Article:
The political system in Africa is still struggling to attain a full-fledged democracy. Elections are still being rigged, and freedom of expression is still significantly non-existent in a lot of African nations. The state of democracy in many African nations is still miles away from the true definition of democracy.
One of the major challenges that affects democracy in Africa is the issue of electoral fraud. A democratic government is supposed to be one that is elected by the people, and not one where public office holders rig their way into political offices. Bitcoin, via blockchain technology, can be instrumental in ensuring that electoral processes in Africa are transparent and fair.
A blockchain is basically a time-stamped series of immutable records of data that is managed by a cluster of computers not owned by any single entity. Each block of data is secured and bound to another using cryptography. This makes the blockchain network independent of a central authority. This unique characteristic of blockchain makes it a good fit to serve as an electoral tool because no central authority, including the government, has control over it.
An election that is conducted using blockchain would provide each voter with a secure unique ID that grants them access to a smart contract which they would use to vote electronically, without having to be present at a polling station or worrying about the security of the online voting system. Blockchains would ensure that votes are traceable, verifiable and immutable. This would prevent any form of electoral fraud and could play a significant role in strengthening democracy in a continent like Africa.
Beyond serving as a tool for transparent elections, Bitcoin could also shield the activities of protesters— in cases where the citizens of a nation demand better governance— from government attacks that may ruin these efforts.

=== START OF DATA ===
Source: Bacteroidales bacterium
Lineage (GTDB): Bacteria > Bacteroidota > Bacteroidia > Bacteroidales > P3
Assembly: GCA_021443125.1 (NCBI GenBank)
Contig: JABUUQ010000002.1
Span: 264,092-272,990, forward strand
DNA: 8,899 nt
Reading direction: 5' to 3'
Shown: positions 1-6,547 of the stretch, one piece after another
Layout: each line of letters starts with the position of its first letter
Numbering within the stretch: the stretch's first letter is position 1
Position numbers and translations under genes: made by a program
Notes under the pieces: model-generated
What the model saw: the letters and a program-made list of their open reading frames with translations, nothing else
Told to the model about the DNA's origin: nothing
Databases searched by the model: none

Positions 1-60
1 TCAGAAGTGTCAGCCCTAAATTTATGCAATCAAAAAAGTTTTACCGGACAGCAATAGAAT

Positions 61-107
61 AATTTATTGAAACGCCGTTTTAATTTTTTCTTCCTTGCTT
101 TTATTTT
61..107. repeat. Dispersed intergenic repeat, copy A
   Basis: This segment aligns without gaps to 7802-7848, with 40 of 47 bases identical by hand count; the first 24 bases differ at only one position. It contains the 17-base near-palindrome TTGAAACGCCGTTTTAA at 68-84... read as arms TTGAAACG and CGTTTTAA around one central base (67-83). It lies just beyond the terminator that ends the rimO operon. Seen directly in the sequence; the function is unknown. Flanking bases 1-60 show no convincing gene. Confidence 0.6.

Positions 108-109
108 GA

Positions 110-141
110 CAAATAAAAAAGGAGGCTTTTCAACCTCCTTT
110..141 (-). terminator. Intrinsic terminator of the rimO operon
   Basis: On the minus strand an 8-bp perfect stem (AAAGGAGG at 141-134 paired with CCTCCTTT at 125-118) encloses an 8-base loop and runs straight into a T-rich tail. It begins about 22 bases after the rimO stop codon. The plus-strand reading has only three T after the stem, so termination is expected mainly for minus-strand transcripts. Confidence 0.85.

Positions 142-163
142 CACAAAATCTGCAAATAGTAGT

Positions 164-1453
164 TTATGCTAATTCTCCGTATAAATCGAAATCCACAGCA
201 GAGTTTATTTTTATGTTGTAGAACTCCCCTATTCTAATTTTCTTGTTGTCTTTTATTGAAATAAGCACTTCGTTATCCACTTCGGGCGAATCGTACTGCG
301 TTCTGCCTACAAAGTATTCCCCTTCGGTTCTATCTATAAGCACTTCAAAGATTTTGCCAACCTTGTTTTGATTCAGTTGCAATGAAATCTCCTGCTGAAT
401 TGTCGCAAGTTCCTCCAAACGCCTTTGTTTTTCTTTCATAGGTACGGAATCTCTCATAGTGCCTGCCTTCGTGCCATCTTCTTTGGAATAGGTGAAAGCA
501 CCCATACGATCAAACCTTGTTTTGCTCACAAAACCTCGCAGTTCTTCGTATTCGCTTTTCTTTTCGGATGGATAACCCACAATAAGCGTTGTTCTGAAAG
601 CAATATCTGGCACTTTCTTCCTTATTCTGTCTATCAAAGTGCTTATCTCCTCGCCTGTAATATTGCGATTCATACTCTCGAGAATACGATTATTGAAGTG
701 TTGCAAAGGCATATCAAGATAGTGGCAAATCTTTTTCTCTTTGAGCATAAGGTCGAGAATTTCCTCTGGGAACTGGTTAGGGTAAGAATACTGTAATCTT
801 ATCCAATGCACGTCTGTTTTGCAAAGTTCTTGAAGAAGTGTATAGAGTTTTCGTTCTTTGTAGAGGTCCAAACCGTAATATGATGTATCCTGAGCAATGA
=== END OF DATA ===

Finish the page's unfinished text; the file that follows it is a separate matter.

In October 2020, Nigerian youths united to stand against the disheartening issue of persistent police brutality and harassment in the country, through the #EndSARS protests. To sustain and coordinate the protests to ensure that a true reform of the Nigerian police was achieved, a structured system with a fully coordinated financial pipeline was set up. As the fundraising for the protests began to gain traction, the government launched an attack to cripple the financial pipeline by halting the collection of funds through the payments platform that was being utilized for raising funds. In response to this, protesters turned to the use of bitcoin to raise funds without the fear of being disrupted by the government.
For the many Nigerians that fought against police brutality and utilized their freedom of expression by lending their voices and contributing their funds towards the call for police reform, bitcoin was a tool that helped them overcome the attack that the government launched on the financial system of the coordinated protests. Thus, in this sense, it provided a means to uphold democracy.
In a similar vein, Bitcoin could also be used to prevent the government of a country from restricting the freedom of expression of its people—which is an important fragment of a democratic system—through social media and internet censorship. In Africa, quite a number of governments impose restrictions on the use of social media and the internet, in order to prevent citizens from publicly criticizing the government.
Uganda, in January 2021, restricted the use of the internet and social media platforms, ahead of the country’s 14th parliamentary and presidential elections. Ugandans were denied their fundamental right of free expression at such a crucial time. With a technology like blockchain, through Bitcoin, Ugandans, and the many other Africans that are restricted from utilizing social media platforms to freely express their thoughts, could get access to a censorship-resistant system for communicating.
It is true that democracy in Africa still has a long way to go. However, with Bitcoin and blockchain technology, Africa can begin to forge its path towards attaining a fully mature democracy.